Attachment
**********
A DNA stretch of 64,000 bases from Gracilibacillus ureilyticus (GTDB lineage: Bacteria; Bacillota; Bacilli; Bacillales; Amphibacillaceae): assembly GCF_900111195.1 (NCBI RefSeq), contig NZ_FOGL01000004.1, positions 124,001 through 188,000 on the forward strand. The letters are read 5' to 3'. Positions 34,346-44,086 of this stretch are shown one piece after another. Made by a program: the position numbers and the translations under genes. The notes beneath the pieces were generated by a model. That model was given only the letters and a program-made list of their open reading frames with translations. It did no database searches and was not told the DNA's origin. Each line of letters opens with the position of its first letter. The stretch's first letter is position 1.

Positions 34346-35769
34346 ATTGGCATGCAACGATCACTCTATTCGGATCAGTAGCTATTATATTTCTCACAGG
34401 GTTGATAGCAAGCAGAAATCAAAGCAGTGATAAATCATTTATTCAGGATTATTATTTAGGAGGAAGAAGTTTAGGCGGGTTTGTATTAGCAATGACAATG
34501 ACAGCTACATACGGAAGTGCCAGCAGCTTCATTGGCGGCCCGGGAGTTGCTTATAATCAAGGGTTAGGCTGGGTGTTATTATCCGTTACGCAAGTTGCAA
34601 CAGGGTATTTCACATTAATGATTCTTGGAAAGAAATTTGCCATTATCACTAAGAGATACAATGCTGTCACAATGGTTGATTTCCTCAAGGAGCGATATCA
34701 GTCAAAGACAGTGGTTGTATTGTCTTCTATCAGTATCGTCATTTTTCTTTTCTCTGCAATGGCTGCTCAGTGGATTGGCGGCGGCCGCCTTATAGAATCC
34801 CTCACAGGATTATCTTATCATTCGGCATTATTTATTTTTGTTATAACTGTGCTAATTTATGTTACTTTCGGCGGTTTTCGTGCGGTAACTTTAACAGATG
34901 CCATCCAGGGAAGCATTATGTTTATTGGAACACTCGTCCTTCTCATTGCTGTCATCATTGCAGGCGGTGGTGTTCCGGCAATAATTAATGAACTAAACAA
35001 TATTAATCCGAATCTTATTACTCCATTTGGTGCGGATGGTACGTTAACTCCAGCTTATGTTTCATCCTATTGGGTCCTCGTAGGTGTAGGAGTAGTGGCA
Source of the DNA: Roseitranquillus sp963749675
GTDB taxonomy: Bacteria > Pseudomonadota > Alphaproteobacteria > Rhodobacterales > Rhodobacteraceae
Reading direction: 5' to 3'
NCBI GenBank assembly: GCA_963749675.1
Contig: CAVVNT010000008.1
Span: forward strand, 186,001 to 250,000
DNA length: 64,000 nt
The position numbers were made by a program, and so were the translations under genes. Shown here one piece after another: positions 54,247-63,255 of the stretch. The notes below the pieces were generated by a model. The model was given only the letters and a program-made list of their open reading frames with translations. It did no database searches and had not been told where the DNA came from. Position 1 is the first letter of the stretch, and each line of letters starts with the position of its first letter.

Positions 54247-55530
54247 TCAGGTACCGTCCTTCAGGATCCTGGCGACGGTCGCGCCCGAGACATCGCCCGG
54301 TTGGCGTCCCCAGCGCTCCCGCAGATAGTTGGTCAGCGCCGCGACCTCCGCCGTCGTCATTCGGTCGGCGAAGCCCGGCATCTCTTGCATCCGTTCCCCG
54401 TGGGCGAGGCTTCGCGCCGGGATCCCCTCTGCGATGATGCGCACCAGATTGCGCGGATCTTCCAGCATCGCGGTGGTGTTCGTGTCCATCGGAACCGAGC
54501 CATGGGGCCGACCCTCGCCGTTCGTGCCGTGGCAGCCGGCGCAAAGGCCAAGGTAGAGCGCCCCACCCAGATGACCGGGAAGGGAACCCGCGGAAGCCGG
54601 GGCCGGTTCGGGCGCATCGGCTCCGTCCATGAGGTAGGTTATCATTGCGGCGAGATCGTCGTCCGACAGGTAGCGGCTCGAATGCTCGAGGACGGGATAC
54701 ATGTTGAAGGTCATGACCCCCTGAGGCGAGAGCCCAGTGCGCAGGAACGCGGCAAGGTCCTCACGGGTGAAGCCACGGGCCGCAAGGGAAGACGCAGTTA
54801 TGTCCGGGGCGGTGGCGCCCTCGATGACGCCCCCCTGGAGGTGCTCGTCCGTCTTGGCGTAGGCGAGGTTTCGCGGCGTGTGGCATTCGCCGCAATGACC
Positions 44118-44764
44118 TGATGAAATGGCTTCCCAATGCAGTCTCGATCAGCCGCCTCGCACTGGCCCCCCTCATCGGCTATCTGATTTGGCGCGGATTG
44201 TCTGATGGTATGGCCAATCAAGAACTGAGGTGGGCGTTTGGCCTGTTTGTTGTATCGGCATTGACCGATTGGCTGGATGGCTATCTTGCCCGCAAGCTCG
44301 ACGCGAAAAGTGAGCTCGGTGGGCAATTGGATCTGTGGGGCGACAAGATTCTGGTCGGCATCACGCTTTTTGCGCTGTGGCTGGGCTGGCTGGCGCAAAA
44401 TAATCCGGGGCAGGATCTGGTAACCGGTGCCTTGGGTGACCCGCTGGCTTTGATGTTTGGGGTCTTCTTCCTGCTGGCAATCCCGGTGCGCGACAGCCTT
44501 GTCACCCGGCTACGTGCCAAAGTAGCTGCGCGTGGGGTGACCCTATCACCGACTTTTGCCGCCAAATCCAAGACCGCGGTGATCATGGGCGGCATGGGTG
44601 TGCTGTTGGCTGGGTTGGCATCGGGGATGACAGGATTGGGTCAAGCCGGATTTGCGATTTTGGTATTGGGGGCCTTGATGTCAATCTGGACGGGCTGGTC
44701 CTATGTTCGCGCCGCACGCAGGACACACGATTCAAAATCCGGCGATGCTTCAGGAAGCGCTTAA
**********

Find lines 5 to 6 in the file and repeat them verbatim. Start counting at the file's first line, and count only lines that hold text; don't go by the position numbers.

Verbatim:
34501 ACAGCTACATACGGAAGTGCCAGCAGCTTCATTGGCGGCCCGGGAGTTGCTTATAATCAAGGGTTAGGCTGGGTGTTATTATCCGTTACGCAAGTTGCAA
34601 CAGGGTATTTCACATTAATGATTCTTGGAAAGAAATTTGCCATTATCACTAAGAGATACAATGCTGTCACAATGGTTGATTTCCTCAAGGAGCGATATCA